We took the tram back with all the other volunteers and talked about Morocco and things like that. Everyone was jealous of the food we’ve been having and of how involved Abdulmajid has been; I guess other people’s families aren’t quite as involved. On our way home through the Medina Mom and I stopped and bought pain au chocolat that they were selling in the market for 25cents each! We couldn’t eat them until we got back from the house and were away from people fasting, but they were delicious.
We slept a little bit until Abdulmajid got back from Mosque and then we headed out to see the Tour Hassan, which is one of the most famous landmarks in Rabat. They started building it in 1195 to celebrate the King’s victory over the Spanish, but when he died five years later, the construction was sort of abandoned. Since then, a lot of the surrounding structure has been destroyed, so all that is left is rows and rows of broken columns, and the Hassan Tower, standing half as tall as it originally did. We had to rush to get there before closing, which meant walking about as fast as I normally would in Vancouver. People walk extremely slow here, and I think it’s because of Ramadan. Everyone is conserving their energy. We made it there in time to see the guards outside the gates on white horses, and to go inside and see the tower. Abdulmajid insisted on taking pictures of us in front of everything, which is so sweet despite the fact that all of his pictures a taken on a slight angle.
The Hassan Tower, or Tour Hassan, is so impressive. It’s tall and strong looking, and made of this sort of red stone that changes in the light. It was supposed to be the largest Mosque in the world, but since it was never finished now the tower stands out even more, and can be seen from all over Rabat.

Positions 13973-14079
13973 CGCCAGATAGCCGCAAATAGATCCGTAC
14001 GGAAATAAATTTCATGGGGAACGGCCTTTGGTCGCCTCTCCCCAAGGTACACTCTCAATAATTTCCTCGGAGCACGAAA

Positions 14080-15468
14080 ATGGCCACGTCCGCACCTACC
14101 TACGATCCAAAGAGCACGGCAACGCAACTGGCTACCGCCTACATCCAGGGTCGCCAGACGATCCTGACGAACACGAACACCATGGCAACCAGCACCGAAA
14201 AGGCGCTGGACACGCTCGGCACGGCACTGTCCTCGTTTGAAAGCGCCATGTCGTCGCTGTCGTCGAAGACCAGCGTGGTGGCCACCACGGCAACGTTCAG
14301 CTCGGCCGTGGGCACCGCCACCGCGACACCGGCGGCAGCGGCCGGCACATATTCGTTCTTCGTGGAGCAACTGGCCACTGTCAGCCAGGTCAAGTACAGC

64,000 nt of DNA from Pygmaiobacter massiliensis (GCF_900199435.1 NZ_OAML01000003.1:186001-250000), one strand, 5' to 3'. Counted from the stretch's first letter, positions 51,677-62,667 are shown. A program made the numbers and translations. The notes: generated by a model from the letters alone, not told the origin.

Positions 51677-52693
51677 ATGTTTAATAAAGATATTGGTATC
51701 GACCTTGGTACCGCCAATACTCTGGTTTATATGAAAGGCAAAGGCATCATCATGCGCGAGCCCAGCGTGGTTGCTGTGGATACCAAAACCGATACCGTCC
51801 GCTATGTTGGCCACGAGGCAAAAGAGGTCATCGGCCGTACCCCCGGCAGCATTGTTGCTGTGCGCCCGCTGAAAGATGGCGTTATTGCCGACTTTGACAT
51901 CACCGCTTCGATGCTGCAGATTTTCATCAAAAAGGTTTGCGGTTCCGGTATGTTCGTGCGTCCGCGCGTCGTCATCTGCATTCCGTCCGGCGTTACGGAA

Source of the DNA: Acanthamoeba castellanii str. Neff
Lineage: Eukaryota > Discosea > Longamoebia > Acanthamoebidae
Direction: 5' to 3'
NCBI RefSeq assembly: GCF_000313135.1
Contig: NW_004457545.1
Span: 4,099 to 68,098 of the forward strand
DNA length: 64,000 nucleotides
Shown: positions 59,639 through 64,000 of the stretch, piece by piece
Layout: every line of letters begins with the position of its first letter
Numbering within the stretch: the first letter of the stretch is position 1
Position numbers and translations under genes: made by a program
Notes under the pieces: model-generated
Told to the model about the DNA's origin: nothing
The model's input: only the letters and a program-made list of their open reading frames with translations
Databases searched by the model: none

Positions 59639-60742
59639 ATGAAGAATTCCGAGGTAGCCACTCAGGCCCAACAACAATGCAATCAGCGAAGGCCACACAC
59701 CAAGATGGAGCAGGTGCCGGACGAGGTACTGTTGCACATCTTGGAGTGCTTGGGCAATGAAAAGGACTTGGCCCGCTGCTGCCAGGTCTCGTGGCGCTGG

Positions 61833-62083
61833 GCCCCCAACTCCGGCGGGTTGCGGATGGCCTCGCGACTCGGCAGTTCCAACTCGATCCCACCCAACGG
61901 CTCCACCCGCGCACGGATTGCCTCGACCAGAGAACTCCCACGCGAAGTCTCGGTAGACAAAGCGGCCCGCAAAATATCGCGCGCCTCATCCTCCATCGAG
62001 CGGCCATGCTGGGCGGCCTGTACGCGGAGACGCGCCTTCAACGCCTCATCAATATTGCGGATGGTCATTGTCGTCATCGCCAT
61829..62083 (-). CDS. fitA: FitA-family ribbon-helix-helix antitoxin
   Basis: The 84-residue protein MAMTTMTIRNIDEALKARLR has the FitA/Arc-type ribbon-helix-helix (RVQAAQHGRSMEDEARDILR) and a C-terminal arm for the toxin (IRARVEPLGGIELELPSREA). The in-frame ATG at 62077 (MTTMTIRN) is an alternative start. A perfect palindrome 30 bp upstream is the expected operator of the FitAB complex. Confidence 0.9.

Also on the same sight where the original mosque was supposed to sit is a much smaller royal mosque, and a beautiful white marble building that serves as the tomb of Hassan V and some others king, both relatives of the current king. The tomb was incredible. At first we thought it was closed for the day, but it turned out that the guard was actually just at the mosque, so he came back and opened it up. Abdulmajid took us both by the hand and we ran up to see the inside. It was stunning. The walls were covered in Moroccan tiles with this beautiful and intricate design, and there was rich red fabric on the floor surrounding the tombs down below. We were on this sort of balcony, looking down at the tombs that were surrounded by Moroccan flags. That is, until we looked up. The ceiling went up into this sort of dome, and was handmade entirely of gold, interrupted only by little bits of stained glass. I’ve never seen anything like it. The gold patterns were so intricate, and all
made by hand, and the stain glass added a little bit of colour here and there. The pictures don’t at all do it justice.
Dinner tonight was better than usual. Sanae, who usually makes it, was still away somewhere, but the meal was still incredible. We had all the usuals, but inside the Tajine there was this egg and turkey dish that was sort of out of place but really good. We also had sardines, which were incdible, even though I usually hate them. What made it so fun was all the energy brought on by the six young guys who were at dinner tonight. They were so funny and loud and everyone was laughs and joking around, and even though we couldn’t understand every word, you could totally understand what was going on. This TV show came on that was live stream from the Morocco Mall, and there was this singer doing a concert, but then there was some sort of prank, and all of the sudden he was getting married to a fan and everyone was howling with laughter and I guess it was pretty funny.
When we left to go back to our little room to get ready for this Thaqafat event we have tonight, we crossed the little alley and saw a man out there eating the same food we had eaten for dinner. Turns out, our family prepares some food for a homeless man who can’t afford to pay for food himself! We have the nicest host family!